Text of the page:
Milk Frothing:  Most espresso machines include a steam wand to froth and steam your milk for a cappuccino or latte.  Froth-assisted wands such as Pannarello wands or turbo frothers are steam wands that have holes that are designed to intake air and mix it with steam to create froth.  These wands make it easy for even a newbie to create creamy cappuccinos and lattes.  

    Milk Frothing Wand
    Milk Frothing Wand

These are usually found on entry level espresso machines that don’t have enough steaming power and compensate with the froth-assistor.  Commercial wands can produce the ideal silky micro-foam since the machine provides the necessary steam power needed to exit from the holes on the metal tip of the wand.  Some super automatics include an automatic milk frothing system in which steam power from the machine draws milk from a container, froths it with the steam and air, and then dispenses it into your mug.  Simple and convenient!

Solenoid Valve:   The 3-way solenoid valve means that after brewing, barely any water is left in the portafilter, so the puck is solid and dry and can be discarded with one knock.  No soupy mess!  It releases the pressure that builds up during the brewing process and filters the water left over in the group to the drip tray.

Vibrating vs. Rotary Pump:  Rotary pumps are quieter as long as they are receiving enough water and they work best with plumbed in machines.  They are also consistent since they deliver the full water pressure when a button is pressed.   They are expensive to replace but they last much longer.  Rotary pumps are best suited for high-volume espresso extraction and are mostly found in commercial-grade espresso machines.  Vibrating pumps are mostly used for machines with reservoirs and although noisier they are cheaper and easier to replace.  They can also cope without constant need for pressurized water.  They are not as consistent as the rotary pumps and start off with little water pressure (however some people see this as a pre-infusion).   Vibration pumps can handle up to 50 extractions per day and are mostly found in semi-commercial espresso machines.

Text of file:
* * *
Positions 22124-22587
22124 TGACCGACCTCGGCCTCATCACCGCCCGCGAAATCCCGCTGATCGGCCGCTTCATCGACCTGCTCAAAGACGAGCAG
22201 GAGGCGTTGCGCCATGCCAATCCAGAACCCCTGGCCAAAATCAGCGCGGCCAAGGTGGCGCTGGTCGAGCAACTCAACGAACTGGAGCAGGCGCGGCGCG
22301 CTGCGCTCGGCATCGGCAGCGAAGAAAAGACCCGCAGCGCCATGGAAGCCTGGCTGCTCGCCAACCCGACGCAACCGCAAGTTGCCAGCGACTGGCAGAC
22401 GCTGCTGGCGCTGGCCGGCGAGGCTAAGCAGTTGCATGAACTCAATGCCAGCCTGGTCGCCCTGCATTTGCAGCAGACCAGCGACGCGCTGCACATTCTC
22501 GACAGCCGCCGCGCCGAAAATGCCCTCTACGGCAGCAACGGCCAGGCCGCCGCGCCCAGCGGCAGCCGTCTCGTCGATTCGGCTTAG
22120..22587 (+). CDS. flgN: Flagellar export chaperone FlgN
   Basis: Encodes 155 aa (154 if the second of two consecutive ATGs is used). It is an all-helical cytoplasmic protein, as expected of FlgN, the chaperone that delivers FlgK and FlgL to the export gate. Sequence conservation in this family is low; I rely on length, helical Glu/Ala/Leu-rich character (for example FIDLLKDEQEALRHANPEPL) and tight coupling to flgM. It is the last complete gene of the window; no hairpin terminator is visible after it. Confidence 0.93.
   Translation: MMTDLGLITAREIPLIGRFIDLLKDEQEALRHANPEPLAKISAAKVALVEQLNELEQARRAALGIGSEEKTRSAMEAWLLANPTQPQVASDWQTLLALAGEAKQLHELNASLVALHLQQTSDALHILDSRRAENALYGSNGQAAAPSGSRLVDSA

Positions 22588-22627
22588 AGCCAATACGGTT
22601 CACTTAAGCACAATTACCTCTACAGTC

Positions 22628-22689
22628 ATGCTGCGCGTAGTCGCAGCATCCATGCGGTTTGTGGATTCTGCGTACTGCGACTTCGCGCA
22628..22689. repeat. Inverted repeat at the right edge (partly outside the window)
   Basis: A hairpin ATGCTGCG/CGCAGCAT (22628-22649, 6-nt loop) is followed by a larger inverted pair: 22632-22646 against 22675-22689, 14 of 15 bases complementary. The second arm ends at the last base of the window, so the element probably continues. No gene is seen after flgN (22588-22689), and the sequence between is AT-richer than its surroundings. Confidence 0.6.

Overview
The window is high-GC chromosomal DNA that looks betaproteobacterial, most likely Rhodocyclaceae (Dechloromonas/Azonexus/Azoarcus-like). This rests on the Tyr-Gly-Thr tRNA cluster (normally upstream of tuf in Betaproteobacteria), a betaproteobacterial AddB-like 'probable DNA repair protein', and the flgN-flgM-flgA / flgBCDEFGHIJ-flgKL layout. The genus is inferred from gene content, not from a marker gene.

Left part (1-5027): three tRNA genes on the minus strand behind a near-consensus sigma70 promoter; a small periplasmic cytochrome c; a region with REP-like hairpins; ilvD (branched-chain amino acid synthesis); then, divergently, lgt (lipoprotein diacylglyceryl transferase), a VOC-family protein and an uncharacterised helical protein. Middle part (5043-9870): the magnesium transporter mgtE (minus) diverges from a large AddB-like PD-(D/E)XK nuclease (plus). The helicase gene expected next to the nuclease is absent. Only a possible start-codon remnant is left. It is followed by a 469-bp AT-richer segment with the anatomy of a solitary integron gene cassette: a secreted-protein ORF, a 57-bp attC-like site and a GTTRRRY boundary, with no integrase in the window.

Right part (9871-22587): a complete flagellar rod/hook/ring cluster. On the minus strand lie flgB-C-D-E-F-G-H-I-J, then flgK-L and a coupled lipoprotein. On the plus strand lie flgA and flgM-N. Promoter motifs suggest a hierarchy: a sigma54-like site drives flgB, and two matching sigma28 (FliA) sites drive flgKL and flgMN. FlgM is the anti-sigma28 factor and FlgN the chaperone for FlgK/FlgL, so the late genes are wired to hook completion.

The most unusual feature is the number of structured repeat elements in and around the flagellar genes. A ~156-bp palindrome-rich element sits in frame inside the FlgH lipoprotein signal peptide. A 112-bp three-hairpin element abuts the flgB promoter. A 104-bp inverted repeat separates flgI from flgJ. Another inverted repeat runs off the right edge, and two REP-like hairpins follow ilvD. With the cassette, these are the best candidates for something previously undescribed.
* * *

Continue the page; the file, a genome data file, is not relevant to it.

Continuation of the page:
Portafilter Types

Commercial Portafilter                               

A portafilter attaches to the group head of the semi-automatic or manual espresso machine.  It carries the coffee grounds which you tamp into a small round disc.  There are different types of portafilters and they may make a difference to you when choosing an espresso machine.  The Commercial Portafilters are generally 58mm and weigh around a pound or more.  They are usually chrome plated and carry well under high heat and pressure.  They do have a learning curve as the quality of the shot will depend greatly on the grind and tamp of the coffee.  30 pounds of pressure is needed to tamp properly!   Once done properly however, it can create an excellent espresso with a most beautiful crema.  A Pressurized Portafilter makes it easy for beginners to brew espresso.  It does not depend as much on the grind and tamp of the operator.  It provides the pressure needed for brewing and does all the work for you.  They do not allow water to pass through until the correct pressure is reached.  All you need to do is tamp the coffee lightly.  However Pressurized Portafilters will not create the so called real crema or the perfect tasting espresso and you don’t have the same control over your shot as with the commercial style portafilters.  They are also made of aluminum and plastic and are not as durable as the commercial portafilters.   Pod portafilters accept coffee pods thus eliminating mess and hassle.  Coffee pods are little filter packs that

    Pod Filter Basket
      Pod Filter Basket